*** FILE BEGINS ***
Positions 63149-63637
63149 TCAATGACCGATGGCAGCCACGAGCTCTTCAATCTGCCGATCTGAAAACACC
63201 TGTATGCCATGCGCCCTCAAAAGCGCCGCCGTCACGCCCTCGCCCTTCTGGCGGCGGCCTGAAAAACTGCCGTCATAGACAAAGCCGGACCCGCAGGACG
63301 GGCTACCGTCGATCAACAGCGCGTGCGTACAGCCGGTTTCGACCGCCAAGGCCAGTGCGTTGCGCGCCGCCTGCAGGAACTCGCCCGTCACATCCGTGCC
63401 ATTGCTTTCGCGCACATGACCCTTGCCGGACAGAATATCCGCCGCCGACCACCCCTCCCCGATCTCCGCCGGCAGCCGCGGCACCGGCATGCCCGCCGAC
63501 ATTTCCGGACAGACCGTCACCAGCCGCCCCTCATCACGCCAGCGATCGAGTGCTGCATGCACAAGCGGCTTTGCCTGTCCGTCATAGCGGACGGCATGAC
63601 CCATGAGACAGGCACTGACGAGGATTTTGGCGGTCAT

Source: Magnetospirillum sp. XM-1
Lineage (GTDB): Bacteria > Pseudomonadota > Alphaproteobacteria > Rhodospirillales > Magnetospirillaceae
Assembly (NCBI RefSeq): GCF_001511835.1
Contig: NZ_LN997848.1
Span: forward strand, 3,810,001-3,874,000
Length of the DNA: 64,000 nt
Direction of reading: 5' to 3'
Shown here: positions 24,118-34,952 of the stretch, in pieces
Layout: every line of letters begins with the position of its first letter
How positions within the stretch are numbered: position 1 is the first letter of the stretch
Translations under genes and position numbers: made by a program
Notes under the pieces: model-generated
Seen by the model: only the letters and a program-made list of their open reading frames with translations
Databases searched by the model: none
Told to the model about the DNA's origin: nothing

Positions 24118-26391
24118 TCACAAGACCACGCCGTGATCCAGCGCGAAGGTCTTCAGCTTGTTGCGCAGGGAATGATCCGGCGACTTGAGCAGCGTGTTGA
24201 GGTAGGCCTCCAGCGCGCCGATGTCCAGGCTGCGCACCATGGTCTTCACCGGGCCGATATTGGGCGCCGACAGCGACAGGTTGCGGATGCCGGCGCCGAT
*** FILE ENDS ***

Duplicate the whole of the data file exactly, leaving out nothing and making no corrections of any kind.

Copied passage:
Positions 63149-63637
63149 TCAATGACCGATGGCAGCCACGAGCTCTTCAATCTGCCGATCTGAAAACACC
63201 TGTATGCCATGCGCCCTCAAAAGCGCCGCCGTCACGCCCTCGCCCTTCTGGCGGCGGCCTGAAAAACTGCCGTCATAGACAAAGCCGGACCCGCAGGACG
63301 GGCTACCGTCGATCAACAGCGCGTGCGTACAGCCGGTTTCGACCGCCAAGGCCAGTGCGTTGCGCGCCGCCTGCAGGAACTCGCCCGTCACATCCGTGCC
63401 ATTGCTTTCGCGCACATGACCCTTGCCGGACAGAATATCCGCCGCCGACCACCCCTCCCCGATCTCCGCCGGCAGCCGCGGCACCGGCATGCCCGCCGAC
63501 ATTTCCGGACAGACCGTCACCAGCCGCCCCTCATCACGCCAGCGATCGAGTGCTGCATGCACAAGCGGCTTTGCCTGTCCGTCATAGCGGACGGCATGAC
63601 CCATGAGACAGGCACTGACGAGGATTTTGGCGGTCAT

Source: Magnetospirillum sp. XM-1
Lineage (GTDB): Bacteria > Pseudomonadota > Alphaproteobacteria > Rhodospirillales > Magnetospirillaceae
Assembly (NCBI RefSeq): GCF_001511835.1
Contig: NZ_LN997848.1
Span: forward strand, 3,810,001-3,874,000
Length of the DNA: 64,000 nt
Direction of reading: 5' to 3'
Shown here: positions 24,118-34,952 of the stretch, in pieces
Layout: every line of letters begins with the position of its first letter
How positions within the stretch are numbered: position 1 is the first letter of the stretch
Translations under genes and position numbers: made by a program
Notes under the pieces: model-generated
Seen by the model: only the letters and a program-made list of their open reading frames with translations
Databases searched by the model: none
Told to the model about the DNA's origin: nothing

Positions 24118-26391
24118 TCACAAGACCACGCCGTGATCCAGCGCGAAGGTCTTCAGCTTGTTGCGCAGGGAATGATCCGGCGACTTGAGCAGCGTGTTGA
24201 GGTAGGCCTCCAGCGCGCCGATGTCCAGGCTGCGCACCATGGTCTTCACCGGGCCGATATTGGGCGCCGACAGCGACAGGTTGCGGATGCCGGCGCCGAT